I zoom in on the Cameron Peak Fire on my phone, centering the fire’s edge over the green lines representing the slope of scree under the summit of Mummy Pass. The fire has wrapped itself around Pingree Park but hasn’t bitten. If it does, it might eat a late nineteenth-century cabin with original windows and woodwork. Registered as a Colorado historical landmark, the three-room structure was home to me and one other housekeeper for each of the four summers I worked there.

plank smell in the morning / planks after rain

wood made pungent hammered by sun

cool fog on grass where dawn strawberries dropped

I suppose the glass of the cabin will buckle and pop first, then maybe melt; it wasn’t modern glass, it was made of mica. Sometimes even without a passerby, the intensity of lights and darks at high altitude would play these windows’ texture throughout an afternoon and make us look.

Two children of the original homesteaders died one winter in the 1890s or so. Their graves, more than a century old, are little stone lambs sinking into the grass. Maybe those won’t burn.

We always said there was a ghost that wandered on the dirt tire tracks that led from that cabin, the ‘Homestead,’ to the next, the ‘Middle Cabin.’ Everyone was sure there was only one, a girl ghost.

What will she do when the flames come? Have we considered fires and ghosts? Graves? The already dead reconstituted through modern intensities?

Saint Augustine observes that a stone falls, and a fire rises—they say the fire’s still going, even with the snow. A ghost floats, or does she melt? The hems of her dress might go hard and petrify, seared or frozen. Tomorrow she will be a smoky rock of granite emitting whorls of burned history.

I check my phone again. The red area representing the fire has expanded over a small gray square representing a structure.



Watershed 1. The HJ Andrews Experimental Forest, Lane County Oregon, near Blue River and McKenzie Bridge. I can’t. There are some places so close to the heart, and so close to the head of the fire, you can’t. Stilted descriptions pop like sacrilege. They cannot be thought. Here, Saint Anslem missed something. That thought beyond which no other heavier thought can be thought is not god but loss.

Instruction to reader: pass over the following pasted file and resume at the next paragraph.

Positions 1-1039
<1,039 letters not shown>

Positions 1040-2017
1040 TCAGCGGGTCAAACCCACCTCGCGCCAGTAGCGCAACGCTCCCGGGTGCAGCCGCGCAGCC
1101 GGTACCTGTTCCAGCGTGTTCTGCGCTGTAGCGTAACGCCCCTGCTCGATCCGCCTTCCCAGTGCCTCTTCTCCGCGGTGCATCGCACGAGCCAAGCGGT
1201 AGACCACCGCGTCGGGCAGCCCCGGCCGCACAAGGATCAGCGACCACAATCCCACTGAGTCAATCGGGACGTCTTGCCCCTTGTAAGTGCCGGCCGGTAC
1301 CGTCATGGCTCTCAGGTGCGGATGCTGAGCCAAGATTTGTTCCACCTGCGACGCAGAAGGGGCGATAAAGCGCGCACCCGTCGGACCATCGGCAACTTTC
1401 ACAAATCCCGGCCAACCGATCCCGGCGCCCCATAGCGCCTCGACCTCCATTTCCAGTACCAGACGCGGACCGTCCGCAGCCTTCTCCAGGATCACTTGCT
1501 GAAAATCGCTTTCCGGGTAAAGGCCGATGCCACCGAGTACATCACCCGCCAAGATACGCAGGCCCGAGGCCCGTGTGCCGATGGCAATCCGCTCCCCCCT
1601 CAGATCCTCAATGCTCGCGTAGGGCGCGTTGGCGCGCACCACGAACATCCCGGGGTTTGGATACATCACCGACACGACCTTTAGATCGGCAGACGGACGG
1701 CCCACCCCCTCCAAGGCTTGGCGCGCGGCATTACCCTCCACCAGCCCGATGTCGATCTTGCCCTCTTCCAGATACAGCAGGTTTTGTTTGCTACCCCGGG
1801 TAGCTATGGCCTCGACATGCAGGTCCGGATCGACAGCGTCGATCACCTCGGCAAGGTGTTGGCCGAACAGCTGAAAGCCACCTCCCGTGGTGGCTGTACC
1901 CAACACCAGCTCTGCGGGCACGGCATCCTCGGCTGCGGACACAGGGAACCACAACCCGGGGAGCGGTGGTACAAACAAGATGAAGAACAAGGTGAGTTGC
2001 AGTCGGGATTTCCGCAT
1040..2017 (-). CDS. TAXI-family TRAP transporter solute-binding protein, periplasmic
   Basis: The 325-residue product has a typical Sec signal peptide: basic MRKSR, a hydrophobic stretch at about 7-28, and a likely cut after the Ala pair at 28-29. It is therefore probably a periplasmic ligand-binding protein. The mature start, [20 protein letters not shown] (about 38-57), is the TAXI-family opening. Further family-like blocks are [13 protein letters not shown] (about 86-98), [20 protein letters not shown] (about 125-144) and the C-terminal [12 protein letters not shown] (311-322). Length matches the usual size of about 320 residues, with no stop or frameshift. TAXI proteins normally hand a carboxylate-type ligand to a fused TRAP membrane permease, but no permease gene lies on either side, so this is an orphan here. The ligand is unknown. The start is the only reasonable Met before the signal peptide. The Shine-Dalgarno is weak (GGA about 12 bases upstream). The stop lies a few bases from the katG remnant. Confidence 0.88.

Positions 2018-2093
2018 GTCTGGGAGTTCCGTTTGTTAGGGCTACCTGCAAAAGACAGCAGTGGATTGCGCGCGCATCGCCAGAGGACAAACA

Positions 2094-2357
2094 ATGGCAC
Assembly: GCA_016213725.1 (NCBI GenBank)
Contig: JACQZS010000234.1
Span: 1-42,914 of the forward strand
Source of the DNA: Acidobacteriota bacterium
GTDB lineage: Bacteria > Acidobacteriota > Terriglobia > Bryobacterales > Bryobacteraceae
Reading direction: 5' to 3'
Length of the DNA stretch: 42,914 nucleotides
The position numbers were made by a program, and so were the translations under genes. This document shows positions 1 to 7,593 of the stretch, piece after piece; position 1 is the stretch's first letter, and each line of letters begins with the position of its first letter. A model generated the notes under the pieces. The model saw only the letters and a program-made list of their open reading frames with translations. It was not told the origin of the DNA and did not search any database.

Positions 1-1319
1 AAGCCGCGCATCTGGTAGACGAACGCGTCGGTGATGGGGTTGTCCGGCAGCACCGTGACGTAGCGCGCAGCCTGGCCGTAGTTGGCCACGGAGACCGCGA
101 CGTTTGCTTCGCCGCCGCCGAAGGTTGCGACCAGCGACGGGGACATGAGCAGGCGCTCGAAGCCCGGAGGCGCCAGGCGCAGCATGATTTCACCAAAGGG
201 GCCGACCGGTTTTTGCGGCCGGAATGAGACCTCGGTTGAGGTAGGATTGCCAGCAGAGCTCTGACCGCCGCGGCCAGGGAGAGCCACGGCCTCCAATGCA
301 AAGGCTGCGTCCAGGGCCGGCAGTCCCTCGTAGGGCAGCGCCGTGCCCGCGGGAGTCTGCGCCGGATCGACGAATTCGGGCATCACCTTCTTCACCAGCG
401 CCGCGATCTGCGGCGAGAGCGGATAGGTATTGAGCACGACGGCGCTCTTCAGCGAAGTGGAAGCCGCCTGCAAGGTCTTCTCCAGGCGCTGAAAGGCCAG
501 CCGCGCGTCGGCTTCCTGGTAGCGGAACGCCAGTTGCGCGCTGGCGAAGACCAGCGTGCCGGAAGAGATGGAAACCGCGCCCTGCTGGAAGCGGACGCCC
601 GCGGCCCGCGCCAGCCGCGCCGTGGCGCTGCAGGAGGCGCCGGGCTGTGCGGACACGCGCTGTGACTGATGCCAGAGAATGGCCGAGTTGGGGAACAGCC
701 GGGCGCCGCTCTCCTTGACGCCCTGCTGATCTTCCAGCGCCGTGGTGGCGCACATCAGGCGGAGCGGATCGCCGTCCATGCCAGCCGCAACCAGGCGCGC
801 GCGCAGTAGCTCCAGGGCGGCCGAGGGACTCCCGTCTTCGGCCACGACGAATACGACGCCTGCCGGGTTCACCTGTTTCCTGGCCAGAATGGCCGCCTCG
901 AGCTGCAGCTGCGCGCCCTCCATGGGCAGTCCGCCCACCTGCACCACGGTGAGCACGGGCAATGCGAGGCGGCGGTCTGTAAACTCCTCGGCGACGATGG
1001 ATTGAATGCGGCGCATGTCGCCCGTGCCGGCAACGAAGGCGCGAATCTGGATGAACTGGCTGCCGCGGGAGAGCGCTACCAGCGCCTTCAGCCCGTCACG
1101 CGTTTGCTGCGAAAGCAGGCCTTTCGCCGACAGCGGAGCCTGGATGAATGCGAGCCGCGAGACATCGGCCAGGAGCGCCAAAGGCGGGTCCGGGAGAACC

Total loss makes you laugh at the wrong moment, then think of murder, then order a sandwich and weep while arranging the toppings.

The HJ Andrews Forest is a Long-Term Ecological Research site with a long history of study and attention from scientists and artists alike. I was honored to be one of the artists in residence there in May of 2018. My uncle’s ashes were spread in a life ceremony near there in the Blue River in 2011. The first watershed study-site is pretty much gone, as of about three days ago.

Watershed 1, October 28th, 2004:
“I am sitting beside that brook resting on a mossy stone.”
Robin Wall Kimmerer

What has been learned in the research at Watershed 1 over the years is that old-growth forests are as alive and as much a being as anything comprehensibly humaniform or animal can be. They do a kind of work. Biologist and writer Robin Wall Kimmerer has written extensively of the Andrews. At Watershed 1, she has observed that, “Over at the gauging station on the stretch of creek that drains the old-growth stand, the water is cold and clear. The undisturbed old growth retains its nutrients.”3 Data from Watershed 1, compared to the other watersheds (still standing outside the head of the Holiday Farm Fire), reveals that the section of forest that was clear-cut more than three decades ago by logging has “hemorrhaged nutrients, and warmed by the loss of shade canopy, had been hostile to fish eggs and other life forms.”4 Even then, the scarred body had been coming back. It had been healing.